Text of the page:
However, it can be claimed that this monastery, probably, would not suffer in 1919, if it hadn’t been located in the center of the city during a short stay of Bolsheviks in Kiev. Periodicals show that the center of the city was a place of the settlement of Soviet newcomers. Together with the troops, the monastery turned in the center of the events. Such a large facility with an arranged territory, buildings, and food supply objectively couldn’t have helped to get into the eye of the new government.
Government officials quickly made a description of the monastery’s property and immediately began its distribution without any regard to the position of the owners, because they had slightly different ideological understanding and institutions concerning the church and private property in general.
In 1934-1936 St. Michael’s Cathedral, bell tower and part of the other buildings of the monastery were demolished due to the project of building a government center in its place. Before the destruction of a unique ensemble of Ukrainian architecture, research works were carried out. The frescoes, mosaics were transported to the museums of Moscow, Leningrad (St. Petersburg), Novgorod and other cities of the USSR. Mosaic composition “The Eucharist” was moved to the Cathedral of St. Sophia. Many paintings got to the Kiev Pechersk Lavra Reserve. The Government Center, on the place of the ruined St. Michael’s cathedral, was never built.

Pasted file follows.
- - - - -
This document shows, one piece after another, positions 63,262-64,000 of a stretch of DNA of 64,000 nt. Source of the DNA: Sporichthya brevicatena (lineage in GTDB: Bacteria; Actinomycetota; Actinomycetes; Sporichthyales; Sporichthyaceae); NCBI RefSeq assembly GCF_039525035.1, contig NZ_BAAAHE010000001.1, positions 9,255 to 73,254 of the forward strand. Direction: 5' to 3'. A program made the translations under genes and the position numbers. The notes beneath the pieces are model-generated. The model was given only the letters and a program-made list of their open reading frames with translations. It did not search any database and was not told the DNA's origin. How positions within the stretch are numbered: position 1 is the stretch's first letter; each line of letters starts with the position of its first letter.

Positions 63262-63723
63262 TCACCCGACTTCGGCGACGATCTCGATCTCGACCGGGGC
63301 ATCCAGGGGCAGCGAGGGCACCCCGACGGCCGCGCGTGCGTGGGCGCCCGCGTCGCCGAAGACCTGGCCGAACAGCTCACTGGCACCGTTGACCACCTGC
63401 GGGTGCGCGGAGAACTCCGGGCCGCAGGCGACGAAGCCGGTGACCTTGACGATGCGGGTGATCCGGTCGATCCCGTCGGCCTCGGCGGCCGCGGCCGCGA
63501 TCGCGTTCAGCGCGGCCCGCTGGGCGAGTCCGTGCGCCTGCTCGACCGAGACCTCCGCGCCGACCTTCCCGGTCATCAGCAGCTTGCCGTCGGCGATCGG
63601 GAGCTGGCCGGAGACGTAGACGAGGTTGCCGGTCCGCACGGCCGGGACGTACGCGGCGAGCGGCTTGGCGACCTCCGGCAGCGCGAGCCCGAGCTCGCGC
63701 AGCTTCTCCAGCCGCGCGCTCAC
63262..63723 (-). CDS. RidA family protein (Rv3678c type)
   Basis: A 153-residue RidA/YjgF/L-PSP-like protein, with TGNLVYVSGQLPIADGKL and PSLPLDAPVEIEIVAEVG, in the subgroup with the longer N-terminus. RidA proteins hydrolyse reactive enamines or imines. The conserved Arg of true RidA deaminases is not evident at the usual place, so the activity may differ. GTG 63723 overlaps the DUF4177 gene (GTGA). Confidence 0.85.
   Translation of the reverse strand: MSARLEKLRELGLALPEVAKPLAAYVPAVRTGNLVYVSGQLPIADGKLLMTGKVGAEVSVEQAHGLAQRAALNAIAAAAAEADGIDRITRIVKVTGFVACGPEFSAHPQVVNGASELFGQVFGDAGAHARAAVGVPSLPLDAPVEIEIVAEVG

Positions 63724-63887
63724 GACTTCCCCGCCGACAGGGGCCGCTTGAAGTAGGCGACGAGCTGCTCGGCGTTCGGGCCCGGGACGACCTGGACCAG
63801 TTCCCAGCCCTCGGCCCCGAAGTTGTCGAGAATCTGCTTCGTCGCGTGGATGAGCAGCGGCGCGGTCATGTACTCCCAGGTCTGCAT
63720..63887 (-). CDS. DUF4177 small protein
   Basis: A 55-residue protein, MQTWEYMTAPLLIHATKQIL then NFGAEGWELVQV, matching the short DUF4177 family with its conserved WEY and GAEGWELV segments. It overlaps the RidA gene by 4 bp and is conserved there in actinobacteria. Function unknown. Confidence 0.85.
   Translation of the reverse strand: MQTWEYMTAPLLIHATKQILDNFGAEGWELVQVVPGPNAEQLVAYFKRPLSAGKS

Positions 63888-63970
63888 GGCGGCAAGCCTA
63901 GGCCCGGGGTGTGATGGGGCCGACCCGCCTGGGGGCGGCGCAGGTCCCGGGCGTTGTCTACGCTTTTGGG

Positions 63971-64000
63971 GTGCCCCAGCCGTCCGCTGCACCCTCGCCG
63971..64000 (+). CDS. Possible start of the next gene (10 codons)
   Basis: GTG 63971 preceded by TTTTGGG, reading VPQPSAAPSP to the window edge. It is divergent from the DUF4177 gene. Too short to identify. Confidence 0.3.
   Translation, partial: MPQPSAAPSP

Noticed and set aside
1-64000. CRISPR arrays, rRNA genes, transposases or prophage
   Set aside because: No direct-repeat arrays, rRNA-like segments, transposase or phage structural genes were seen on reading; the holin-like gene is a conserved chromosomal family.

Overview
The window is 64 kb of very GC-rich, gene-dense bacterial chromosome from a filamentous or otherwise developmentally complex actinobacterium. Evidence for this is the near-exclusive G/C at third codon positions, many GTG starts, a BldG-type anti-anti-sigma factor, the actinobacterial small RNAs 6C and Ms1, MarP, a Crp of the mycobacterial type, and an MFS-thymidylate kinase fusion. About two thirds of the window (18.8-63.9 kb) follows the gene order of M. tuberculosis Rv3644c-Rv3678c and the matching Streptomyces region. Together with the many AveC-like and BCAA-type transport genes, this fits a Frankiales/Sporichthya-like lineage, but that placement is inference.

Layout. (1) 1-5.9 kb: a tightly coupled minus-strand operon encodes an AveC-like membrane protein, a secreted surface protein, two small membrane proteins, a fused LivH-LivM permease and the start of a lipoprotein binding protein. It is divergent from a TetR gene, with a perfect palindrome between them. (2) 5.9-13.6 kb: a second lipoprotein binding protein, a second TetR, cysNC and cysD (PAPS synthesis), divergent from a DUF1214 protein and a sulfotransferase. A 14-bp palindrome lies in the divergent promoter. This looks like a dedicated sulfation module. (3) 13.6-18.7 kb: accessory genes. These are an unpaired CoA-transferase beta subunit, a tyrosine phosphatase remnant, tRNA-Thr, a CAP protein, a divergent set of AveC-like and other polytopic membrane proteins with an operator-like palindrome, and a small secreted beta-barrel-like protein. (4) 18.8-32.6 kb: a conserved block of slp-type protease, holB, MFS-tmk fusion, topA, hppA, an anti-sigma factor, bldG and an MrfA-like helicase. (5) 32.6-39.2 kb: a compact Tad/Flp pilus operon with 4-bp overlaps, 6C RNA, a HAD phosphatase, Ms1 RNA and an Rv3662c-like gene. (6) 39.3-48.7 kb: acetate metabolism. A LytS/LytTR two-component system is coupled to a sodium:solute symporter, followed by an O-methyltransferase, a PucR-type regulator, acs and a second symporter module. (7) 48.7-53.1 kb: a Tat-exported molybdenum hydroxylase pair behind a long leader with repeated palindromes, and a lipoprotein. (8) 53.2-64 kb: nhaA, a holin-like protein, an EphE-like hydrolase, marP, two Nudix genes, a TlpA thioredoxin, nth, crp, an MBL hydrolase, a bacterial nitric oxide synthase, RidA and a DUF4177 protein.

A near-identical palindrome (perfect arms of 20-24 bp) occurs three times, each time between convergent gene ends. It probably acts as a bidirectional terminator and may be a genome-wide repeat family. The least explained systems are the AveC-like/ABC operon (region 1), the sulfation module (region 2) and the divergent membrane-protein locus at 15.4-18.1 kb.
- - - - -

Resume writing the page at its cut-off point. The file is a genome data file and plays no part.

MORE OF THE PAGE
An interesting fact is that during the Soviet anti-religious campaign of the 1920s, another outstanding monument of Old Russian architecture – St.Sophia Cathedral was saved from destruction. And primarily it avoided a disastrous fate with the enormous efforts of many scientists and historians.